News[edit]

1979 murder of Maureen Minton[edit]

In the mid-seventies, Ron Huffman and Maureen Minton, alleged marijuana growers, carried out a number of New World Liberation Front bombings. On September 23, 1979, Huffman murdered Minton with an axe. He fled his home in Bonny Doon with $32,000 in cash, bags of marijuana and part of Minton's brain.[citation needed] Police caught Ron Huffman in Pacifica and he was arrested.

2008 and 2009 wildfires[edit]

At 2:54 p.m. on June 11, 2008, a fire broke out at the Bonny Doon Ecological Reserve, a preserve with a number of hiking trails located on Martin Road. This Martin Fire burned 520 acres (2.1 km2), destroying three residences and eight outbuildings. About 1,500 residents of Bonny Doon were evacuated as a result of the fire. Governor Arnold Schwarzenegger declared a state of emergency for Santa Cruz County. The blaze cost over $5.4 million to contain and was part of a busy summer of wildfires in California.[6]

Little more than one year later, on August 12, 2009 at 7:16 pm, a second fire started in Bonny Doon, near the Lockheed facility off Empire Grade. The Lockheed Fire burned 7,817 acres (31.63 km2), and destroyed 13 outbuildings. More than 2,000 residents were evacuated as the blaze spread from Swanton south toward Bonny Doon. The blaze cost over $26.6 million and took nearly 2 weeks to be fully contained. The cause of the fire remains under investigation.[7]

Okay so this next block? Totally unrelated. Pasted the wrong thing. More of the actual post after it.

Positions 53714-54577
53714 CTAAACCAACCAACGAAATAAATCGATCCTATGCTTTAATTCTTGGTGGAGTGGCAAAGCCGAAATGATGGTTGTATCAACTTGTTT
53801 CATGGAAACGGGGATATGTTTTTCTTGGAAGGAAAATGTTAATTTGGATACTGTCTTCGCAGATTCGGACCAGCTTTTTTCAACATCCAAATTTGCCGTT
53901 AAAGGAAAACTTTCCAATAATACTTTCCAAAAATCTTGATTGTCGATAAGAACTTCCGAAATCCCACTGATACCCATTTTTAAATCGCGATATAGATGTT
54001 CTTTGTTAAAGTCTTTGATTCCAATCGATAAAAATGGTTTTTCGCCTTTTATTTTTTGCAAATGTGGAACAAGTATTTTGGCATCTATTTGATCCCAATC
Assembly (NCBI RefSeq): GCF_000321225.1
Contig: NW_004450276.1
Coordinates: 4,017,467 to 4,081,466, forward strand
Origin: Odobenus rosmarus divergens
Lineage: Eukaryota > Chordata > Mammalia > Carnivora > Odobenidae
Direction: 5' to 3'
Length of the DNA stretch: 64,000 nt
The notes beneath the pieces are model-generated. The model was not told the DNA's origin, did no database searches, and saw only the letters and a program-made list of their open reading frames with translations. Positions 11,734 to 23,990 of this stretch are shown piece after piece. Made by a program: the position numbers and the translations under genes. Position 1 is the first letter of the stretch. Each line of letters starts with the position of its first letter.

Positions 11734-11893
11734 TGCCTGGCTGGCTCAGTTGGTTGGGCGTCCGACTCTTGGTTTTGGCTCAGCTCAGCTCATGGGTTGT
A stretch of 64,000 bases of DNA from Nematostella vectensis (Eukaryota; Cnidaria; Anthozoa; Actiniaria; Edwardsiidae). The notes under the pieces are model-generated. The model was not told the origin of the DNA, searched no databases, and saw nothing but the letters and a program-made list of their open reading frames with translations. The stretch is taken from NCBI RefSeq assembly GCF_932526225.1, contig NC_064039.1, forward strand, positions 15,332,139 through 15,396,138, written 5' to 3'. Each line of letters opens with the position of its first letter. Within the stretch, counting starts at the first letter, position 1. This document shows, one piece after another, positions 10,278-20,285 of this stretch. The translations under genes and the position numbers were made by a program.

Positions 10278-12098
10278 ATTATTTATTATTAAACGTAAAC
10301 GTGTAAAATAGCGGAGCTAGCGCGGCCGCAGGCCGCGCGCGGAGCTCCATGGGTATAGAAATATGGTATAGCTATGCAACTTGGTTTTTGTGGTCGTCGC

2009 murder of Jasmine Fiore[edit]

Bonny Doon was briefly in the spotlight in 2009 when model Jasmine Fiore was murdered. Jasmine grew up in Bonny Doon and attended the local elementary, where she was known as Jasmine Lepore.

References[edit]

  1. ^ U.S. Census Archived 2012-01-24 at WebCite
  2. ^ a b c U.S. Geological Survey Geographic Names Information System: Bonny Doon, California
  3. ^ Gudde, Erwin G. (1998). California place names : the origin and etymology of current geographical names (4th ed., rev. and enl. ed.). Berkeley: University of California Press. p. 42. ISBN 0520213165. 
  4. ^ The Heinleins' unique circular house can be seen on Google Maps on the east side of Bonny Doon Road, just south of where Shake Mill Road dead-ends into Bonny Doon Road from the west.
  5. ^ "2010 Census Interactive Population Search: CA - Bonny Doon CDP". U.S. Census Bureau. Retrieved July 12, 2014. 
  6. ^ http://cdfdata.fire.ca.gov/incidents/incidents_details_info?incident_id=273
  7. ^ http://cdfdata.fire.ca.gov/incidents/incidents_details_info?incident_id=361

External links[edit]